We all told Joey’s mom that we had loved the dinner and from then on about  once every couple of weeks she would get in a big roast, leave us to go out for the evening and we would pull out various things Gino had set us off to pilfer from our parents pantries during the week. When asked by the other moms what the secret was that we all loved when over at their house Joey’s mom would proudly announce the trick was that she boiled  a roast. Many a regular mom ruined some good meat after that trying to duplicate her boiled roast.

Joeys mom appreciated the positive comments and as a person with some of her own challenges in life, and with us kids liking our night out without any supervision, we all kept the secret, and she got to walk a little taller when seen by the other moms. She still wasn’t regular but now she was ok.

Until today the secret has been kept by Gino, Joey a few other friends and me. Sorry Joey but it’s been over fifty-five years that I have kept that secret but now its out there.

Poached Cod, Black Butter & Capers

So how is poaching different than boiling? It’s all about the timing. Poaching just heats up the protein quickly and while keeping it moist, then you get it out of the water dry it off and marry it with a nice warm sauce. For this to work of course it also is not a big roast but a delicate piece of fish in this Poached Cod with Black Butter and Capers example. Bring two cups of water to a boil in a saucepan, add the fish and bring back to a gentle boil then only leave it there for about two minutes (or up to an extra minute if the fillets are really thick). Dry off the fillets and put on some capers, shredded basil leaves and some brown butter sauce. If you have not made it before black or brown butter sauce is four tablespoons of unsalted butter, and one tablespoon of olive oil with a little salt and pepper, you have heated in a skillet until it has turned to a consistent light brown colour.

My baking skills are pretty rudimentary but I love to eat baked goods so I was very pleased with the Bread section in this book. This is basically a set of recipes to teach Cheats. Cheats I have referenced before. They are the short cut techniques used by commercial cooks and chefs to get to the finished result the easy way. The three very simple recipes for Fougasse (that leaf shaped bread), breakfast rolls and Focaccia are all really great ones for both the results and learning those cheats. I am going to be making these a lot in the future.

Fougasse & Breakfast Rolls

 

Is this book the new hottest thing? No. But it is a very worthwhile, large, comprehensive cookbook for novice home cooks to learn from, and for more seasoned home cooks to expand their skill set. Since handing back my library copy, I have bought my own, and that’s something for a guy with limited space on a liveaboard.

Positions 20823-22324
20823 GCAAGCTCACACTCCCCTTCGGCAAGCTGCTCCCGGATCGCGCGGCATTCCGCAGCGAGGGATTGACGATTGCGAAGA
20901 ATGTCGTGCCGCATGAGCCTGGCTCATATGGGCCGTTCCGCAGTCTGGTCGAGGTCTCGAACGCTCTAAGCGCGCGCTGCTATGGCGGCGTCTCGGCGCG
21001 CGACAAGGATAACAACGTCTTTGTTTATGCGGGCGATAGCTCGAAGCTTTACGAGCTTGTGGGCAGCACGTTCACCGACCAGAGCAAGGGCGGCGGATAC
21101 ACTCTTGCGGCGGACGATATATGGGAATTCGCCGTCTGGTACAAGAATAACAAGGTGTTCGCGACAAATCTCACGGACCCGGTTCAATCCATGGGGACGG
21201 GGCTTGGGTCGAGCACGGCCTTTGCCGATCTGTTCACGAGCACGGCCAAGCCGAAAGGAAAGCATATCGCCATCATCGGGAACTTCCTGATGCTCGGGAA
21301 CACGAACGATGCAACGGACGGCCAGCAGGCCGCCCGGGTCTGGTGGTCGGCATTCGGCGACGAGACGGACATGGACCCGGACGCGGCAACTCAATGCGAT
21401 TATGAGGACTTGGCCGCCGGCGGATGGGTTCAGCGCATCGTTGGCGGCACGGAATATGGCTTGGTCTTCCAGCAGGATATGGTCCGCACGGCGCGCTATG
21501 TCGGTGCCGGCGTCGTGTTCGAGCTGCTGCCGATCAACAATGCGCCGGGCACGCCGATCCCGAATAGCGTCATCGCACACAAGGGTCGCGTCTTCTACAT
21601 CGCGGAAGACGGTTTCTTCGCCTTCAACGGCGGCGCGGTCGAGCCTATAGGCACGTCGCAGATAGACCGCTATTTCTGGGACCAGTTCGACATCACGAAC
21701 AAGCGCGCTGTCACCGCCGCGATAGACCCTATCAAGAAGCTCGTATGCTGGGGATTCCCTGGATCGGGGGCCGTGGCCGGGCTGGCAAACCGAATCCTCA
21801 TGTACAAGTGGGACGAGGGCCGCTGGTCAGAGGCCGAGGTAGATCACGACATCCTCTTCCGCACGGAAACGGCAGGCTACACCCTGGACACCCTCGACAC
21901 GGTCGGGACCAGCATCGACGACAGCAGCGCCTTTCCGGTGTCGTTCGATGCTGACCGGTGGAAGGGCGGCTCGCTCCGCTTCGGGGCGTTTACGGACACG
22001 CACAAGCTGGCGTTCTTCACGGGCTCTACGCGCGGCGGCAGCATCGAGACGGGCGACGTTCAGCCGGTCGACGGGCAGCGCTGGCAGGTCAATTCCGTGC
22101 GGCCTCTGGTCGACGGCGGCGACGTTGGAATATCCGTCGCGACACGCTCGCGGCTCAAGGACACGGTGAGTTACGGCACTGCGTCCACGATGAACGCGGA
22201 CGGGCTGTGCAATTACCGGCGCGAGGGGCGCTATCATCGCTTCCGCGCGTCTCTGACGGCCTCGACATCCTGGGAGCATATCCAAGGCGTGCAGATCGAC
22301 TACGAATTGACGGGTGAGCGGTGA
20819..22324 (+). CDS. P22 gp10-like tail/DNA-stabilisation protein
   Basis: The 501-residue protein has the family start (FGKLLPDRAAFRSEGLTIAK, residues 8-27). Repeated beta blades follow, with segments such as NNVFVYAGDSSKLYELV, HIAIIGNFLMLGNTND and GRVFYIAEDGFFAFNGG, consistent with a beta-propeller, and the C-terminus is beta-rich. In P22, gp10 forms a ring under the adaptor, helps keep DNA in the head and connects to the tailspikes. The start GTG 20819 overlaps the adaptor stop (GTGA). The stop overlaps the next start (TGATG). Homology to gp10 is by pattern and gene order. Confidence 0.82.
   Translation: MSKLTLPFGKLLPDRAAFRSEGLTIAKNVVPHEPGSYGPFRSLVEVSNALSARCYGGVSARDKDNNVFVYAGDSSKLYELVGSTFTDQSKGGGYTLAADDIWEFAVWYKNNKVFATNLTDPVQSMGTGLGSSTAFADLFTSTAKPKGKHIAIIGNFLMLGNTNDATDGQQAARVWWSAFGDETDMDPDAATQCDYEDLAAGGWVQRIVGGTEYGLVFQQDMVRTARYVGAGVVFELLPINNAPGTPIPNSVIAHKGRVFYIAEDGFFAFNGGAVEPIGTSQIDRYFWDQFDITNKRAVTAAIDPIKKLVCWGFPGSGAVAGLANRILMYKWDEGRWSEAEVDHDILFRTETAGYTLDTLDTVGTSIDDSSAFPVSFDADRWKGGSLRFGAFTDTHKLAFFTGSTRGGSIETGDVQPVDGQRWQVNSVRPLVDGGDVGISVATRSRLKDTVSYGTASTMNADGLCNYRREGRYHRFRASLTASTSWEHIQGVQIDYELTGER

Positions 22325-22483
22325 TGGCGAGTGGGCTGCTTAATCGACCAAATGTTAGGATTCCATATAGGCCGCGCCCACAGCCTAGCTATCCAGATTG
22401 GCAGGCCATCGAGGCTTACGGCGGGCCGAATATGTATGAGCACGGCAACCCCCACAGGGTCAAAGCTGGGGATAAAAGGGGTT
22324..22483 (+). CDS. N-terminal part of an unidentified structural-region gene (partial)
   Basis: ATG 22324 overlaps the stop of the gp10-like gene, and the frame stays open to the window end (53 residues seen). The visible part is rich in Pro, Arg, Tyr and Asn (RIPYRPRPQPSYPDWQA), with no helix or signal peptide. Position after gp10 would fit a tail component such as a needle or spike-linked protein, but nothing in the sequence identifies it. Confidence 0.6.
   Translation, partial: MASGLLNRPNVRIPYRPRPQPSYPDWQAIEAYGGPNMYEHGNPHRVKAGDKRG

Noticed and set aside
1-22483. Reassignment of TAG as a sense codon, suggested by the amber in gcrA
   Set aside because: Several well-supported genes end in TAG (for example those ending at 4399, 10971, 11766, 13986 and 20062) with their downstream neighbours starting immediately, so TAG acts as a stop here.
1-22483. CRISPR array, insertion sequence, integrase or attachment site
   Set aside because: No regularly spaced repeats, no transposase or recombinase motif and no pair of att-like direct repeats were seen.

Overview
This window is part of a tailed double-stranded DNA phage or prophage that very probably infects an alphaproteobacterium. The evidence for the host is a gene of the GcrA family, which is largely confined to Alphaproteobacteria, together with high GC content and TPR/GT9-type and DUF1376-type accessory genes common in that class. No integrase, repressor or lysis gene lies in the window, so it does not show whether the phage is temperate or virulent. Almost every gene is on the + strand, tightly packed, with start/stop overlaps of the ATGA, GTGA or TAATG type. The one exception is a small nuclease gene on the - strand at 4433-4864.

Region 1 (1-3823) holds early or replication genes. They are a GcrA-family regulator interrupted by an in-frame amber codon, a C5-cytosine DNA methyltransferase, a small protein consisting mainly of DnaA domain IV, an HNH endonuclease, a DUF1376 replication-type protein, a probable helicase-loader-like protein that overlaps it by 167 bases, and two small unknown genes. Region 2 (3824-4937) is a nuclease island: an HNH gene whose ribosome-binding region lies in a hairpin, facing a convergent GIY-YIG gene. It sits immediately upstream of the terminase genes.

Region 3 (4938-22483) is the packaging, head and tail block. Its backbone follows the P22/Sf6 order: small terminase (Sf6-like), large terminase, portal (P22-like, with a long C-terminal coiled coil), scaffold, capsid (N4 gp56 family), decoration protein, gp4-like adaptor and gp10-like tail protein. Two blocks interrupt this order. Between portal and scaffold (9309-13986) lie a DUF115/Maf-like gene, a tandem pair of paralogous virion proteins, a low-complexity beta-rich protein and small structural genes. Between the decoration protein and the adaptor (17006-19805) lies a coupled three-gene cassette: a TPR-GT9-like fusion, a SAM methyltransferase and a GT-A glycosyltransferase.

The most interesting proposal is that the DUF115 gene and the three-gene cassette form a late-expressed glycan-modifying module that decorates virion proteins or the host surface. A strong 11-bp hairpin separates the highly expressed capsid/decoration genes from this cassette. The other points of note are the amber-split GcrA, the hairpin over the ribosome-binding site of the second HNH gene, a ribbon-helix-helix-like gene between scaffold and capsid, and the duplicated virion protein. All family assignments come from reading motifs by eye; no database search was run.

Django

PAIRING

POSTED: June 1, 2021

Everyone knows how sound travels over water. And proximity is also a pretty significant factor as well. So, the opportunity to really sleep-in when on a boat in a marina, located not very far from others  is often a rarity. While sleeping-in may not be in the cards it is not de rigueur for someone to move up the wake-up time with any extra noise. This rule is pretty universal in marinas where any liveaboards are moored.

A few weeks back that unwritten rule was broken.  An older lad, Andrew, who lives on an exceedingly beat up old keel boat a few docks over decided to dust off his bagpipes. He also got it in his head that it might be nice to practice first thing in the morning. YIKES.

I make a point of not putting pictures of myself out there on the internet, but trust me – I am a guy who needs his beauty sleep.

Now anyone who reads my  pieces regularly will know that I am more of an independent spirit than a leader but somehow, Ciara, Malcolm, Martha, Gabrielle  Gerhardt and a few others got it in their heads that I should speak to him. This was on the line of thought that because he had taken a course with me (Cooking For Leftovers) that I knew him. Well, he is a nice enough lad, but I didn’t really get to know him much as he was not very vocal in the course, but I took up the challenge.

Andrew is a very big guy but a quiet sort and well over there on the shy spectrum. He is a borderline recluse and does not have a cellphone, a computer or most other modern devices but seems to have books in abundance. His boat floats, but its not clear to me that the sails have been out in a long time, and the hull is covered and really looks like a high school science project. None of the wood details have any colour left as they are all grey, decayed or missing. I have never seen him hanging with other people and he seems to keep to himself a lot so I really did not know how it would go.

My buddy Jim, who made his living negotiating transactions, tells me that there are a lot of different techniques for negotiation. I went with the tried-and-true technique of taking a gift to open the door to a dialogue. Before dinner I made up a bunch of canapes, and Malcolm armed me with  a nice bottle of Spanish Rioja Gran Reserva, that could keep up with some of the more  spicy canapes and a French Sancerre to pair with the more delicate ones,  and I strolled over to his slip.